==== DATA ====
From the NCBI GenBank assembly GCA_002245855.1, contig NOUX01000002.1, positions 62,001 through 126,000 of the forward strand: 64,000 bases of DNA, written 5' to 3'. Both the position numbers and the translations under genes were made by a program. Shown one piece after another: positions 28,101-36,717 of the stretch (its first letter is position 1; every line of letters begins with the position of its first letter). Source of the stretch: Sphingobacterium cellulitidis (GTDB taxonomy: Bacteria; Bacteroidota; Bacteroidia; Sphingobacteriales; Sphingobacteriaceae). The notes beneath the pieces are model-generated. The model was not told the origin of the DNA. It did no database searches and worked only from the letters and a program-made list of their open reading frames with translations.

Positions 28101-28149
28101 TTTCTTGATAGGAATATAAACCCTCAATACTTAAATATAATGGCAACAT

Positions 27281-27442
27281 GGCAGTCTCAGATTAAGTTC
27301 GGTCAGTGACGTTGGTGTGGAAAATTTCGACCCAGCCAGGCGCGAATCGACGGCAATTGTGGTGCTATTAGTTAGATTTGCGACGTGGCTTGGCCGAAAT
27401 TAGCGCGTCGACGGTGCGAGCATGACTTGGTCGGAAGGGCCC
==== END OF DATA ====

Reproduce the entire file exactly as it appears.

From the NCBI GenBank assembly GCA_002245855.1, contig NOUX01000002.1, positions 62,001 through 126,000 of the forward strand: 64,000 bases of DNA, written 5' to 3'. Both the position numbers and the translations under genes were made by a program. Shown one piece after another: positions 28,101-36,717 of the stretch (its first letter is position 1; every line of letters begins with the position of its first letter). Source of the stretch: Sphingobacterium cellulitidis (GTDB taxonomy: Bacteria; Bacteroidota; Bacteroidia; Sphingobacteriales; Sphingobacteriaceae). The notes beneath the pieces are model-generated. The model was not told the origin of the DNA. It did no database searches and worked only from the letters and a program-made list of their open reading frames with translations.

Positions 28101-28149
28101 TTTCTTGATAGGAATATAAACCCTCAATACTTAAATATAATGGCAACAT

Positions 27281-27442
27281 GGCAGTCTCAGATTAAGTTC
27301 GGTCAGTGACGTTGGTGTGGAAAATTTCGACCCAGCCAGGCGCGAATCGACGGCAATTGTGGTGCTATTAGTTAGATTTGCGACGTGGCTTGGCCGAAAT
27401 TAGCGCGTCGACGGTGCGAGCATGACTTGGTCGGAAGGGCCC